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Ed Webb

Rouhani wins over Qom, for now - Al-Monitor: the Pulse of the Middle East - 0 views

  • In the president's second trip to Qom, he sought the clergy’s support for the nuclear negotiations and his economic policies. The trip was noteworthy because Rouhani had to change his plans to visit Khorasan Shomali province.

    The people of Qom — the majority of whom voted for Rouhani in the presidential election — took to the streets and welcomed Rouhani upon his arrival. Rouhani appeared on stage and succeeded in drawing people’s support. During a public speech, he described himself and his administration as the “children of seminary” and ensured residents and senior clerics that he wouldn’t do anything in opposition to Islam and the interests of Iran.

    Rouhani then met with grand ayatollahs and senior clerics during meetings scheduled by his Chief of Staff Mohammad Nahavandian and his cultural adviser Hessameddin Ashena.

    Rouhani’s opponents and hard-liners didn’t stand idly by during his visit. They tried to tarnish the president’s image by spreading rumors that he had given money to workers to attend his welcoming ceremony. They also distributed night letters — or covert leaflets — against him.

  • Rouhani had successful meetings with grand ayatollahs, all of whom supported his policies and approved of his performance in the nuclear talks. Seemingly, they were also pleased with the Rouhani administration's cultural policies, given that we have not heard any condemnations of the Ministry of Culture from senior clerics since Rouhani's return to Tehran.

    Grand Ayatollah Vahid Khorasani’s compliments of Rouhani were the highlight of the trip. Khorasani, who rarely talks politics and is highly influential in Qom, told Rouhani, “You're one of the best presidents and are faced with overwhelming problems.”

  • Nouri Hamedani said, “The Iranian nuclear negotiators are pious, revolutionary and hardworking.” Likewise, Makarem Shirazi expressed his hope for reaching a conclusion in the nuclear talks
Ed Webb

The Middle East's New Divide: Muslim Versus Muslim - Al-Monitor: the Pulse of the Middl... - 0 views

  • For much of the last decade, most have digested the narrative of a Muslim-West divide. It was so pervasive that newly elected US President Barack Obama, portrayed as a symbolic messiah bridging two worlds, was awarded a Nobel Peace Prize before even completing a year of his term. Twelve years after the 9/11 al-Qaeda attacks, much of the discussion about the "Muslim world" has internalized this language, and why not? The conflict between the Palestinians and US-supported Israel remains unresolved, US drone strikes continue unabated in Pakistan and Yemen and terrorist attacks like the Boston Marathon bombing are still occurring in deadly fashion.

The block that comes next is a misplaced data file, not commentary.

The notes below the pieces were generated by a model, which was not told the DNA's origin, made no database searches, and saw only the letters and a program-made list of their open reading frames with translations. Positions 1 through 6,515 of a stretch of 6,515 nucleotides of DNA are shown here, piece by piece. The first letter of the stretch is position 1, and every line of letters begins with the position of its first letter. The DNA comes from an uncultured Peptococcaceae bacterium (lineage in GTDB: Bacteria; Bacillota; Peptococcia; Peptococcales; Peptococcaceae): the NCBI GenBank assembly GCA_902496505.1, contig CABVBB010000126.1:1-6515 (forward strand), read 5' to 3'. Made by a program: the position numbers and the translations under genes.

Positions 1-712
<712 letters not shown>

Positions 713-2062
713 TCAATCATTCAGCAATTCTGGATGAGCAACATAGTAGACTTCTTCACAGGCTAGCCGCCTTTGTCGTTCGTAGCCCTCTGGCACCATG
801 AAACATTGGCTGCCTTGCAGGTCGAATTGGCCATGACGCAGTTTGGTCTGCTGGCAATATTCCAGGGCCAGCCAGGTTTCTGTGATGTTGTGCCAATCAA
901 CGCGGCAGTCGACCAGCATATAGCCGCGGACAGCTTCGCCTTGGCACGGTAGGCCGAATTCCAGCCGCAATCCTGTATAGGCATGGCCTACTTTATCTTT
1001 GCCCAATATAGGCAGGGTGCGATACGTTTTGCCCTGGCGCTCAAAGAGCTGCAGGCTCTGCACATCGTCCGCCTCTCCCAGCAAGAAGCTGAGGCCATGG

• The battle lines have shifted from Islam versus the West to Muslim versus Muslim, and it is time for politicians and pundits in the United States and the Middle East alike to catch up
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  • In 2008, Hezbollah leader Hassan Nasrallah, Syrian President Bashar al-Assad and Iranian President Mahmoud Ahmedinejad were regarded as the most admired leaders in the Arab world. Subsequent events and sectarian strife have made such a result today inconceivable
  • Al-Qaeda’s own ideology was based heavily on the writings of Sayyid Qutb, the Muslim Brotherhood leader executed in 1960s Egypt. Qutb had, in turn, borrowed heavily from the 14th-century theologian Ibn Taymiyyah, both of whom promoted intra-Muslim violence. The basis of the call to jihad was not against the West, but rather against "un-Islamic" regimes, even if they were helmed by Muslims. Embedded in al-Qaeda’s fight was a rejection (takfir) of regimes within the Muslim world. The United States and its Western allies were targeted for being the guarantors of these governments in the eyes of al-Qaeda
  • With the end of the Soviet war in Afghanistan — in which the Americans and Muslim jihadists were allies — and the fall of the Soviet Union, a new dynamic began to set in. The 1991 Gulf War raised the specter of an American hegemon and also led inadvertently to the development of al-Qaeda as an anti-Western force. Over the next two decades, underlined by the 9/11 attacks, the notion of Samuel Huntington’s clash of civilizations appeared to be coming to fruition. With the Iraq and Afghanistan wars in full throttle, alongside the second Palestinian intifada, this divide sharpened in the early 2000s.
  • The ripping open of the political space in Egypt, Libya, Yemen and Tunisia has brought contestation for power into play, and in the spotlight stands the debate over the role of Islam
  • three concurrent battle lines pitting Muslim against Muslim across the region: militants versus the state, Shiites versus Sunnis (and Salafists versus Sufis) and secularists versus Islamists
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